Now it has started — the big Albany sewer project intended to prevent overflows to the Willamette River during heavy rains. The construction will, among other things, distrupt the middle section of the Dave Clark Riverside Path, where an underground lift station or pump will be installed.
Some digging on the path has started, as people using it Thursday night discovered.
On June 12 the city council awarded a contract for the main part of the project to Pacific Excavation Inc. of Eugene, the low bidder at $7,173,075, substantially below the city engineer’s estimate of $9 million.
The job is to build the wet-weather lift station and a 7,100-foot-long, 30-inch-diamater sewer main from there along Water Avenue and then some other streets to the Albany-Millersburg sewage treatment plant. The contractor has until January 2020 to get it done.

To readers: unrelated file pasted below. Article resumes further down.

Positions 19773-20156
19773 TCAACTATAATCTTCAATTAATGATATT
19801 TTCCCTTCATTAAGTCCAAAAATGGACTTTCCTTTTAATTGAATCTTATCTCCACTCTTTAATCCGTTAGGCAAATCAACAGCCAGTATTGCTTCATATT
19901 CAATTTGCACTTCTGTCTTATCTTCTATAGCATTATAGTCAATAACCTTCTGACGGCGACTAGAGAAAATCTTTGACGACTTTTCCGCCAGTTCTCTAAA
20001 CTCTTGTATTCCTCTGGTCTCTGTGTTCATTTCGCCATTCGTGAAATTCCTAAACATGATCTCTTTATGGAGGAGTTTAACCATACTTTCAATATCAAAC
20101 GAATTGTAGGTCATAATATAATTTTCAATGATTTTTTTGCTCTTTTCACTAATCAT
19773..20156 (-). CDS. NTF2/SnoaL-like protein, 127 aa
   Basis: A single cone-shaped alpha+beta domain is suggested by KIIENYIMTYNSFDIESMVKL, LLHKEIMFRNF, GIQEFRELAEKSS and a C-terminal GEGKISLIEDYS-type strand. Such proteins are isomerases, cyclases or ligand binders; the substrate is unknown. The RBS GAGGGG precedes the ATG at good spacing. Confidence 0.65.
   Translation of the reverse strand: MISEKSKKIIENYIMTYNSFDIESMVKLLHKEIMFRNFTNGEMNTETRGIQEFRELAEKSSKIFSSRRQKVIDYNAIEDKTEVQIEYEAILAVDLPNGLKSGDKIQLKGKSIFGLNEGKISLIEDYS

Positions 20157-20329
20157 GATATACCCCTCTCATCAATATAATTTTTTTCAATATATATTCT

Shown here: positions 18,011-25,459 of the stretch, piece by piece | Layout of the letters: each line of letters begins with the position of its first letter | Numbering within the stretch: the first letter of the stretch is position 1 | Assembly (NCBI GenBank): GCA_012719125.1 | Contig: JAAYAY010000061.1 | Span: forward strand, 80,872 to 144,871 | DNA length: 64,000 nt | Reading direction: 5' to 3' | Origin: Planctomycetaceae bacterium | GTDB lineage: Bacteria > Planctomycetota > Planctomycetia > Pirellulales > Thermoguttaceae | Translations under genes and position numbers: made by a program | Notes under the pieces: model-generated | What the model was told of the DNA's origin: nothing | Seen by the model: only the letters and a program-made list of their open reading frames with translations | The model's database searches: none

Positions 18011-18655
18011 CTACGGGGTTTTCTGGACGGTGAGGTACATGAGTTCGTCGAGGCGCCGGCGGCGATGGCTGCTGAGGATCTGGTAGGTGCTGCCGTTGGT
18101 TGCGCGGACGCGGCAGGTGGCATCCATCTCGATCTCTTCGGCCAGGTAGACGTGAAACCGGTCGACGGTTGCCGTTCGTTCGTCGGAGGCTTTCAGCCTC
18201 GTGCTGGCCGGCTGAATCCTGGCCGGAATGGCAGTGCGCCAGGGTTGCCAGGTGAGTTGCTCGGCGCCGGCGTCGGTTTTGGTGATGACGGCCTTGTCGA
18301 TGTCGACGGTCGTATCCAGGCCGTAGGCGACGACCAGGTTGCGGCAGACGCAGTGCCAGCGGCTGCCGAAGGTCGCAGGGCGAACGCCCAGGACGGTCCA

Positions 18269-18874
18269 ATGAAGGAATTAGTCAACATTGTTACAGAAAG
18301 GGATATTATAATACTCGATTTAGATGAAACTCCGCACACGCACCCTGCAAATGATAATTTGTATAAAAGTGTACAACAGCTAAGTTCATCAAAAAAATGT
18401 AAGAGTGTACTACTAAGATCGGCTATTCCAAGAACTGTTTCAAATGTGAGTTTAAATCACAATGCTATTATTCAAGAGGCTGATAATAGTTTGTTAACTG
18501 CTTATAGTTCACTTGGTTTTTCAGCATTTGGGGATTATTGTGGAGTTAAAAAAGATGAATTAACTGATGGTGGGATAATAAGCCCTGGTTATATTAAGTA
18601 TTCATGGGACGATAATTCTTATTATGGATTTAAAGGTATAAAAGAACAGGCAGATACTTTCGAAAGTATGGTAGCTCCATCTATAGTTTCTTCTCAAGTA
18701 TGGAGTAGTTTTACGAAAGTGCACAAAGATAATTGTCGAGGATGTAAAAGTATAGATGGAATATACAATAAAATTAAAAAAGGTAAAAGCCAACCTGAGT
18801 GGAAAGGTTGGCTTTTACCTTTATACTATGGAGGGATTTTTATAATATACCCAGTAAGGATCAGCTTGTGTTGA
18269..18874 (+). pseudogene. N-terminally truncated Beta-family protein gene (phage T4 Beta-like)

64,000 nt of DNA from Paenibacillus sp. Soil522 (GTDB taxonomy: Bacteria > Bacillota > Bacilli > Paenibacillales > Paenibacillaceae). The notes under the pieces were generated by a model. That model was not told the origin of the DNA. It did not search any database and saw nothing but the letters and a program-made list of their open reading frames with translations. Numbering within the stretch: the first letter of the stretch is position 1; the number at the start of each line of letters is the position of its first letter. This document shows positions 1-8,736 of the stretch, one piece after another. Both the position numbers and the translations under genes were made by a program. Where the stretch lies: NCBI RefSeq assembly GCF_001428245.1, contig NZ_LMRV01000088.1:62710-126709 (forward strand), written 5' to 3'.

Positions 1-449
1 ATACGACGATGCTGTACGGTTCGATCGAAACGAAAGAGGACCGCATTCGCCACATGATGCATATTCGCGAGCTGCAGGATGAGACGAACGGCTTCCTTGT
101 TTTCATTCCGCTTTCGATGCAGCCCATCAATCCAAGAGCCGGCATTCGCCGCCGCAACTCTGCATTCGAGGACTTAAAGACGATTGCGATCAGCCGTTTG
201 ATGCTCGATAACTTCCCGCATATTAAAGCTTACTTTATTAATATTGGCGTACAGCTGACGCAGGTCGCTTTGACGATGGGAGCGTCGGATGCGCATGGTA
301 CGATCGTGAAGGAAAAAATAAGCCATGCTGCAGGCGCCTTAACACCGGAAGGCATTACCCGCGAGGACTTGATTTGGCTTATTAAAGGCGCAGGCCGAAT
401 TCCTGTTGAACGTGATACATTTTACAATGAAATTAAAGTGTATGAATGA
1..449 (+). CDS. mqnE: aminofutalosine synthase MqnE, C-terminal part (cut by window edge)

The intent is to take some of the load off the city’s 8,700 Riverfront Interceptor during heavy rainstorms, when so much storm and groundwater infiltrates the main that it can’t handle it all, even though near its end the pipe is 54 inches across. That’s when the flow starts coming out of several overflow pipes and going directly into the river, something on which the DEQ has frowned for years.
The city’s original budget for this project was $13 million, and it got approval of a state loan for that amount. With the less-than-expected construction bid, the total estimated project cost now is $10.1 million. Presumably the city won’t draw on all of the state loan, meaning sewer ratepayers also will have to repay a smaller amount.
But for now, if you use the Clark path, expect to make a detour just about where Madison Street comes in. (hh)